“You make most of your money in a bear market, you just don’t realize it at the time.” —Shelby Cullom Davis
Given the recent market volatility driven primarily by the outbreak of COVID-19, I thought I would share my current views.
But first, a word about terminology. COVID-19 (coined, for reasons best known to them, by the World Health Organization) refers to the disease, not the virus. The virus itself is a species of coronavirus very similar to the SARS virus that caused the 2003 epidemic. As far as I know, there is no consensus of opinion on what to call the virus itself.
We’ll begin with the fact that it is extremely difficult for anyone, let alone laypersons like us, to know how serious the COVID-19 disease may become. To suggest the difficulty of dimensionalizing the issue, consider that we would need to know, with at least some degree of certainty a) what the penetration of the disease will be, b) what the case fatality rate and eventual population mortality rate will be, c) what the economic impact will be from morbidity, mortality and from fear itself, and d) what the probability and timing of a cure, effective treatment or vaccine might be.
We could speculate about these issues endlessly, but that’s just the problem—we can’t know. It is this uncertainty that creates fear, it is fear that creates panic, and it is the panic that causes us to take actions that will compromise the economic health of our families for years to come.
As in every difficult market environment in history there are many reasons to imagine that “this time is different,” this time we will enter a depression. After all, stocks were selling at elevated prices before the current market drawdown and therefore they were especially vulnerable to almost any disruption. Oil prices are collapsing. Liquidity is a concern, especially in credit markets. The 10-year Treasury is yielding less than 1 percent. Supply chains all over the world are in tatters.
But, stepping back, I would note that, since the New York Stock Exchange was founded under a buttonwood tree in 1792, it has always been the case that the wisest move was to remain invested.
People sometimes point out that, during the Great Depression, it took 25 years for the stock market to reach its 1929 peak. True enough, but with dividends reinvested, as happens with most people’s portfolios, the entire loss was recouped in seven years. And if your time horizon is less than seven years, you shouldn’t own equities at all.
Along these lines I would also note:
During the Spanish Flu epidemic of 1918–19—probably the market episode most nearly analogous to the current crisis—the U.S. stock markets dropped 40 percent. But within three years of the start of the crisis, markets were already recovering and a 10-year bull market followed.
In the “oil crisis” bear market of 1973–74, stocks declined by 50 percent over two years—but stock dividends rose 17 percent over that period.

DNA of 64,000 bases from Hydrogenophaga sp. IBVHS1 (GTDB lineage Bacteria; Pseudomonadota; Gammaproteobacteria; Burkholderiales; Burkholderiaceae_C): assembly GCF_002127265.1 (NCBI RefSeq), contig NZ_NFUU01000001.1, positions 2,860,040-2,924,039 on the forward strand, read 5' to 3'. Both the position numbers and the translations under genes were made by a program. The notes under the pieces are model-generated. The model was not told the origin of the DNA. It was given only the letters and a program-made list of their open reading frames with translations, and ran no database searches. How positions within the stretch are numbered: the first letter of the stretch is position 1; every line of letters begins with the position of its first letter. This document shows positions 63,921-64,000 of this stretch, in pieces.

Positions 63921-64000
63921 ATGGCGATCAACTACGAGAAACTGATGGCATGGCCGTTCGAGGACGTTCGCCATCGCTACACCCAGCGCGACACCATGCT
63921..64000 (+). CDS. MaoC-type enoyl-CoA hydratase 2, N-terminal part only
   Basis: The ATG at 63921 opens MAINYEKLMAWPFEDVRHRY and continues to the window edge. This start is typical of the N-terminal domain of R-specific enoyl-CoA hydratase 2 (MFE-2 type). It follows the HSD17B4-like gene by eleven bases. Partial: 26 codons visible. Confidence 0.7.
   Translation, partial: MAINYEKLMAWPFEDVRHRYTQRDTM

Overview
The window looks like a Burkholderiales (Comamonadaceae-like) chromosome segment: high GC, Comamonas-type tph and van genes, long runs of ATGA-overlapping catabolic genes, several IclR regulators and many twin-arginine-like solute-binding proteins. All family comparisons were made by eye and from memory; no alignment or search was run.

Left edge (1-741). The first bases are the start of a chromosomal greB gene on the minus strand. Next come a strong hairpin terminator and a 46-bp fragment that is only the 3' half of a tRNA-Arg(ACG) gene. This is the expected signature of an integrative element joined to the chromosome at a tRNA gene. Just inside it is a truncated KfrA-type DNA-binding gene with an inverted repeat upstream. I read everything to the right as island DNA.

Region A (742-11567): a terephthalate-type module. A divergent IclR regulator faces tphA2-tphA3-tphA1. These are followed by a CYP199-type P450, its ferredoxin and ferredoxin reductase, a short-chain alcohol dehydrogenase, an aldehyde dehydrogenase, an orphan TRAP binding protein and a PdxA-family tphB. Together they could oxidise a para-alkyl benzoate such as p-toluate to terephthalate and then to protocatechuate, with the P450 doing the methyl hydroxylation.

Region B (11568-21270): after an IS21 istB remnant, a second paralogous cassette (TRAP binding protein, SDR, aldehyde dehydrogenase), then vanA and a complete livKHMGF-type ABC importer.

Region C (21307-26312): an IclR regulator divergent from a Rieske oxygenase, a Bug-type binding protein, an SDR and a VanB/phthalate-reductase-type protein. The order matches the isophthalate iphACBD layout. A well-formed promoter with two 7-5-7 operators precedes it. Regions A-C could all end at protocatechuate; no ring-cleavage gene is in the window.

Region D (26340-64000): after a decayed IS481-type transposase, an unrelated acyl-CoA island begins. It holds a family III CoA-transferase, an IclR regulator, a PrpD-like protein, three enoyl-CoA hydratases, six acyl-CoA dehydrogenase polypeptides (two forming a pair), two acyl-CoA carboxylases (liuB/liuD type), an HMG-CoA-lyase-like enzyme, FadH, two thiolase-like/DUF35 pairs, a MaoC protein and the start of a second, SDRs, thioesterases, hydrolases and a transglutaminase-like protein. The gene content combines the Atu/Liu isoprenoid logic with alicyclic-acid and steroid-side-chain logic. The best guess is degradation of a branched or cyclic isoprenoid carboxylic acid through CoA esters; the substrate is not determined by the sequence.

In 1987, the Dow dropped 23 percent in one day, terrifying investors, many of whom immediately sold out. But the year 1987 ended with a gain, not a loss.
Following the 9/11 attacks, the Dow dropped 7 percent in one day. But a month later the Dow had recovered all its losses.
During the global financial crisis, markets lost almost 45 percent. But the subsequent decade proved to be the longest and greatest bull market in history.
And keep in mind that the outcome of crises is unpredictable and often positive. Consider the worst catastrophe ever to befall humankind, the Black Death, which in the fourteenth century killed between one-third and two-thirds of everyone in Europe. When the dust had settled the millions of farms across the continent had many fewer workers, wage rates rose strongly, power passed from aristocratic landlords to peasants, and the stage was set for the Renaissance.
Thus, I analyze the issues like this:
First, be sure you have enough high-quality fixed income (money market funds, municipal bonds or treasuries) to cover your spending for three years. Bear markets very rarely last longer than that and a robust bond portfolio will allow you to meet your spending needs without selling beaten-down equities and immortalizing your losses (to say nothing of incurring significant tax costs).
Second, assuming your bond portfolio is in place you should look at your current asset allocation and consider rebalancing. If you are below your equity targets consider buying enough equities to get back at least to your minimum equity target and, even better, to your target allocation.
On the other hand, if you are above your equity targets you might consider selling down to your maximum range to book profits before they (maybe) go away.
Third, there is one trade that you might consider now. Treasury and municipal bond yields have fallen to all-time lows and it seems reasonable to expect that rates will rise once economic conditions normalize. Hence, investors might consider taking profits on highly appreciated bond positions and holding the proceeds in a combination of cash and low volatility diversifying strategies.
These recommendations are based on two assumptions:
First, if you own any significant amount of stocks you are a long-term investor, and therefore what happens in the next quarter or the next year or even the next two years simply doesn’t matter.
Second, owning a diversified portfolio of U.S. stocks means that we own the U.S. economy, the most robust and dynamic economy in the world—indeed, in the history of the world. That economy will have its ups and downs, but over the long term—over a period of time appropriate for owning stocks—it will create wealth for our families. The same is true, to a slightly lesser degree, for other free market economies elsewhere in the world.
We should be worrying a lot more about our fellow citizens, especially older and more vulnerable ones, who are getting sick, and a lot less about our investment portfolios.